If someone has rooted your box, then I think they can get your passwords from either method with not too much effort. They will be able to get your password file for the password manager and the password to that file via a keylogger. If you just use remembered passwords, they will collect your passwords over time as you key them in.
If someone has physical access to your machine to install and retrieve a keylogger, then they can log on to your machine if they have physical access for significant time. If they don't have enough time for that, then you would be safer with the password manager as they don't have your password file (only the password to it). If they do have time to get root access to your box and enable remote access to use at their leisure, then you are in the same position as in the first paragraph.
When you think about it like this, there is very little if anything that memorization holds over password managers. And that you and your passwords are hosed if someone nefarious has physical access OR can root your machine remotely. Preventing these two attacks is key.
You first need good physical security to prevent physical attacks. Then you need to prevent remote attacks - implement good network perimeter security, enable a minimum of services and have good security practices for the ones that you have no other choice but to enable. And also practice safe browsing habits, keep your machine regularly updated etc. i.e. the preventative measures that prevent you getting rooted in the first place. And you need to have backups in case you do get rooted. If you do get rooted, then you should assume that you need to change every password whether or not you use a password manager.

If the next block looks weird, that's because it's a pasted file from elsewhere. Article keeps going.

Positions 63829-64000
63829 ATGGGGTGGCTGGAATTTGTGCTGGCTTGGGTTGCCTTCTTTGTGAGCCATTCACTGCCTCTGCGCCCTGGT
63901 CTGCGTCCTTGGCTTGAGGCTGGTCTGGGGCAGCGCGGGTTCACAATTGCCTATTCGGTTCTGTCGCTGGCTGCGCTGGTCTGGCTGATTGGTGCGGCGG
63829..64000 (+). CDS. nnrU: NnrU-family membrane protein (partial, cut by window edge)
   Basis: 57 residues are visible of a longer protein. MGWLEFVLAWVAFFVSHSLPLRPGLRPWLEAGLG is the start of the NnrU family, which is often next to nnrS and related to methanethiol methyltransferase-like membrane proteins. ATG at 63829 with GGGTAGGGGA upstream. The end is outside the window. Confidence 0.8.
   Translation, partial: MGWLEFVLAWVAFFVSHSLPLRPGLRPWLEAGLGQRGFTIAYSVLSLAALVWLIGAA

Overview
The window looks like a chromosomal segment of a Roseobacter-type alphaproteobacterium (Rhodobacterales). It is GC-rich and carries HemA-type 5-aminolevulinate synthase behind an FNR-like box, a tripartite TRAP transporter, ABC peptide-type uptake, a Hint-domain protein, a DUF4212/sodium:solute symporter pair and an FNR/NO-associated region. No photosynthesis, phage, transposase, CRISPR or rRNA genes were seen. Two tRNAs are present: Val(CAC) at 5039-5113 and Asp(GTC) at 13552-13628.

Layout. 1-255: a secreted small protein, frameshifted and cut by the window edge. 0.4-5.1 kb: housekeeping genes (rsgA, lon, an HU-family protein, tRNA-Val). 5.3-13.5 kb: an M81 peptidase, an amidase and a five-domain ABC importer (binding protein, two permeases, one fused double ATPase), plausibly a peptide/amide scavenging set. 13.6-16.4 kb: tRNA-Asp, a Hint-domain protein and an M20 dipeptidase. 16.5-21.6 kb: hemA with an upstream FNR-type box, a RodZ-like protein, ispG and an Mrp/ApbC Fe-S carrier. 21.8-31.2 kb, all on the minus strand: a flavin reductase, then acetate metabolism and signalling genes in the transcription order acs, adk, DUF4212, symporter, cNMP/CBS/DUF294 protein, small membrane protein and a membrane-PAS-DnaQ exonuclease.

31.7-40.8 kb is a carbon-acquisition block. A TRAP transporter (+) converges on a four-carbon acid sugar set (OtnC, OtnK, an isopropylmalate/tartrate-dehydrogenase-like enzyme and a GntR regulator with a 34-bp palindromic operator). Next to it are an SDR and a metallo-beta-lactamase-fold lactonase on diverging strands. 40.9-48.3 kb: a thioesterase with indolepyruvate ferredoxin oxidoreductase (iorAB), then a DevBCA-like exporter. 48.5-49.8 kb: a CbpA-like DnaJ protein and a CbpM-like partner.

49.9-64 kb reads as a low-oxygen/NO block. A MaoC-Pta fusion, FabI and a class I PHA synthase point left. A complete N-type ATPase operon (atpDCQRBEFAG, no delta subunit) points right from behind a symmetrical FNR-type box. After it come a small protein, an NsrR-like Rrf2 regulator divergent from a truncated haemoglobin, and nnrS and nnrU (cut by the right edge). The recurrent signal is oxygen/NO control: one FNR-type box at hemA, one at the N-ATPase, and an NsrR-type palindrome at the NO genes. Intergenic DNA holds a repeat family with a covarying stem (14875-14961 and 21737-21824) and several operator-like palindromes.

About the only thing memorization buys you IMO is perhaps a bit of time before someone logs your important passwords. You sacrifice a lot for this. Memorization is not scalable. The more sites you use (and as the web permeates our lives, need for more usernames and passwords grows), the more things you need passwords for. And they increasingly benefit from being strong. To make them strong requires a lot of effort on the user's part, along with making memorization difficult. Or if you write them down on a sheet of paper, you have the same problem as the password manager, except that it's harder to backup and sync, more conspicuous, easier to misplace, in plain text, etc. And you have to type them in all the time, rather than copy and paste.
At least using a password manager gives you the ability to have very strong and different passwords to every site on the internet you use (which may be many). And also the ability to easily remember the different usernames, along with notes about the specific sites. If you memorize a strong password to your password manager, they have to be able to get your keystrokes somehow to make use of your file, or they need your file to make use of your keystrokes.